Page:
Differentiating Primary Sources Middle School
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Adapting Primary Sources So All Students Benefit

Involving students in the process of historical inquiry is easier said than done. Primary sources are often written in archaic language and filled with confusing terminology. The odd spelling, uncommon punctuation, and different capitalization practices can lead to frustration in many students. In order to utilize primary sources in an equitable manner, Stanford History Education professors Dr. Sam Wineburg and Dr. Daisy Martin suggest a three-step process for adapting primary sources to meet the needs of all learners.

  • Focus: Carefully selecting parts of primary source documents for students to examine will eliminate some of the feelings of overwhelm. Wineburg and Martin suggest limiting primary source texts to 200-300 words. 
  • Simplify: Make the primary source more accessible to struggling readers by modifying complex sentences, updating spelling, correcting punctuation, fixing capitalization, and/or providing synonyms for challenging vocabulary. Wineburg and Martin also encourage teachers to consider giving students a chance to compare the original and adapted form of the primary source. This will allow students to generate questions about the changes and how it may have affected their understanding.
  • Present: In order to avoid intimidating students before learning begins, present the primary source documents in a way that appeals to all learners. Use a large font with ample white space on the page, off-set important words in italics to focus attention on key words readers may overlook, and provide definitions for tier-two and tier-three terms that might interfere with student understanding of the primary source.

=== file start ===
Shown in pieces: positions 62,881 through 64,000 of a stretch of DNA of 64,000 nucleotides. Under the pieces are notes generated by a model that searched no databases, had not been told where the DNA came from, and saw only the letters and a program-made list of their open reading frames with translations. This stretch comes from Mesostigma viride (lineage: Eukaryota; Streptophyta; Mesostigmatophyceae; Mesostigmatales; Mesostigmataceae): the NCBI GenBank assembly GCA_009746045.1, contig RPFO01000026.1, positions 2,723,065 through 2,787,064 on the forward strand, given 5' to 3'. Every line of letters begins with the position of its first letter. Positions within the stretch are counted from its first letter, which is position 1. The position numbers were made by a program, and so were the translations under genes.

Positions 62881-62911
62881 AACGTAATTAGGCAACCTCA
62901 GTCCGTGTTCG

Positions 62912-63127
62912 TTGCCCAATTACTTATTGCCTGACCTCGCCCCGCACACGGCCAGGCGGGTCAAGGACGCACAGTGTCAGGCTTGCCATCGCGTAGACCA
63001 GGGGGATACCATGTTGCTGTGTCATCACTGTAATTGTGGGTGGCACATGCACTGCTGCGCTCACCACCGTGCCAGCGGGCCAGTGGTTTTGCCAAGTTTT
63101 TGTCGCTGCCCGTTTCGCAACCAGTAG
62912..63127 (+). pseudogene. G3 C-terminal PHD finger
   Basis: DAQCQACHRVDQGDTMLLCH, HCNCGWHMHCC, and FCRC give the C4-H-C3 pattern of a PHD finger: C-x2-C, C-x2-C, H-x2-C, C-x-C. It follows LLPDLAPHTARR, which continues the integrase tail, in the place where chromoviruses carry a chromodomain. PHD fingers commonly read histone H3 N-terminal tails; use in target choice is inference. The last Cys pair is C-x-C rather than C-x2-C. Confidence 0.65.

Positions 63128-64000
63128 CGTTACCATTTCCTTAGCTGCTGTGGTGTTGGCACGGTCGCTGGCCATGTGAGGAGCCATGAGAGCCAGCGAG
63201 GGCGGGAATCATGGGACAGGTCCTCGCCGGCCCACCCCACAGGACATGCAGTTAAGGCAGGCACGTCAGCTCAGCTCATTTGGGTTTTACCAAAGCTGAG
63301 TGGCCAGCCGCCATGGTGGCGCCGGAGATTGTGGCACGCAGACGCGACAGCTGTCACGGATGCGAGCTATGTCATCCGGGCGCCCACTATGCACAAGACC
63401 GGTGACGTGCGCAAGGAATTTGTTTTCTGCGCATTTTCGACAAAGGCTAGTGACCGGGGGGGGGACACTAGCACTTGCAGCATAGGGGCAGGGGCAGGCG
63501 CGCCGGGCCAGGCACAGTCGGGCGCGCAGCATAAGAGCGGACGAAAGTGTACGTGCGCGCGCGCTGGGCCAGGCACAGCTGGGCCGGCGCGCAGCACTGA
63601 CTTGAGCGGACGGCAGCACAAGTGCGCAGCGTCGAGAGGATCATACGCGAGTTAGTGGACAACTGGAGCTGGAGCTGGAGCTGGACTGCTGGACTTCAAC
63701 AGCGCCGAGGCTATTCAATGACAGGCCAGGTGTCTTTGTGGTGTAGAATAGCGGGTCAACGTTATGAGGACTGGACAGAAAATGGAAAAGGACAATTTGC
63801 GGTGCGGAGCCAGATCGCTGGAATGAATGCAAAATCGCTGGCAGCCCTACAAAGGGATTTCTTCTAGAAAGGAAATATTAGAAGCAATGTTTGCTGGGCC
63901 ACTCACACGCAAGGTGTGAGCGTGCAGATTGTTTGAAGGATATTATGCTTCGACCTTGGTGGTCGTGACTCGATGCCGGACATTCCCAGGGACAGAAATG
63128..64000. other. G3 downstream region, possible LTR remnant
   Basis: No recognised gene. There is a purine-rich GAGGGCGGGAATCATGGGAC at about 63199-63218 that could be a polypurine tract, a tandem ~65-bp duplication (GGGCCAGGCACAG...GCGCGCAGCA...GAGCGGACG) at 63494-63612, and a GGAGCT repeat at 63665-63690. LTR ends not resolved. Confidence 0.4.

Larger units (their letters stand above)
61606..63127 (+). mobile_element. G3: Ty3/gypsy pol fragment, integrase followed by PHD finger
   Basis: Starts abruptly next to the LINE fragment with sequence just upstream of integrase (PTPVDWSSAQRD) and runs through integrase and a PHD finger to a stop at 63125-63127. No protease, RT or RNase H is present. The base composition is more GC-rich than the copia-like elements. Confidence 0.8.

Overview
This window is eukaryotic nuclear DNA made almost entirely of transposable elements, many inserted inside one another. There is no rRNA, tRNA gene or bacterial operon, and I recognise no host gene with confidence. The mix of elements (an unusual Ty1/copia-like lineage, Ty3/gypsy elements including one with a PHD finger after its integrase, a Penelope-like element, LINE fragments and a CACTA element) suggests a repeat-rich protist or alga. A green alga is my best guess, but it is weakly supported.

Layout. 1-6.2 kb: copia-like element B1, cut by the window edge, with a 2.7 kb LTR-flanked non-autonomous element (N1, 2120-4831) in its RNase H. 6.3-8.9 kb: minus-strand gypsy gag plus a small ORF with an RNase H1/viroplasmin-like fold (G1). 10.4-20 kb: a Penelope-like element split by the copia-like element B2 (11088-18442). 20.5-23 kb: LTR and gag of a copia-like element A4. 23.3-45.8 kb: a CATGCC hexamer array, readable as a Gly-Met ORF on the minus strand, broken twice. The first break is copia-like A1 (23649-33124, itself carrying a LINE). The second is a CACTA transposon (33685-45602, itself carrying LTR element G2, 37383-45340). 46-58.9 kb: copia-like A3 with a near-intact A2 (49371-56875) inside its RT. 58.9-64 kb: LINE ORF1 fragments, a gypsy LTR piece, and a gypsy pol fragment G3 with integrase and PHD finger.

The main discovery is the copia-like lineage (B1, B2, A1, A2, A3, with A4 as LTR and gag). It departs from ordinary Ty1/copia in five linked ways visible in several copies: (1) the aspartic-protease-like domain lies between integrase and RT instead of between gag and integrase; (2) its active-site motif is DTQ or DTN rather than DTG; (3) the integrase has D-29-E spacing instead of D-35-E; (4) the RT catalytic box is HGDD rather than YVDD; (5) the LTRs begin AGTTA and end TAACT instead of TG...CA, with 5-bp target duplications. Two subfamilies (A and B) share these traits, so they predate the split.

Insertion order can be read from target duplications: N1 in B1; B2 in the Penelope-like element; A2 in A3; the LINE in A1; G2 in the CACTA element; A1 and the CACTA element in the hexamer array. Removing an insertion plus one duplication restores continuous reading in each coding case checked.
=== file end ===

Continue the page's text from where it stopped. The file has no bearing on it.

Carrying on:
As students become more savvy with primary sources, less adaptation will be necessary. Also, the amount of depth and adaptation will be dependent on the skill levels of students. Some will require more, others less. 

“When students never engage with [primary] sources, they not only miss out on the stirring (or disturbing) words that make up our past, but they are also shut out from learning to ask questions and think critically about prose.” Dr. Sam Wineburg, Stanford History Education, 2009

Giving all students, regardless of ability, the opportunity to engage and work with primary sources will support them in developing the necessary skills for becoming proficient readers and critical thinkers.

Click here to view an example of the three-step process used by Wineburg and Martin when adapting one of the Lincoln-Douglas debates from 1858. If you want to add primary sources to your instruction, but don’t know where to start, click here for eight free online resources for primary sources.

How to Differentiate Primary Sources
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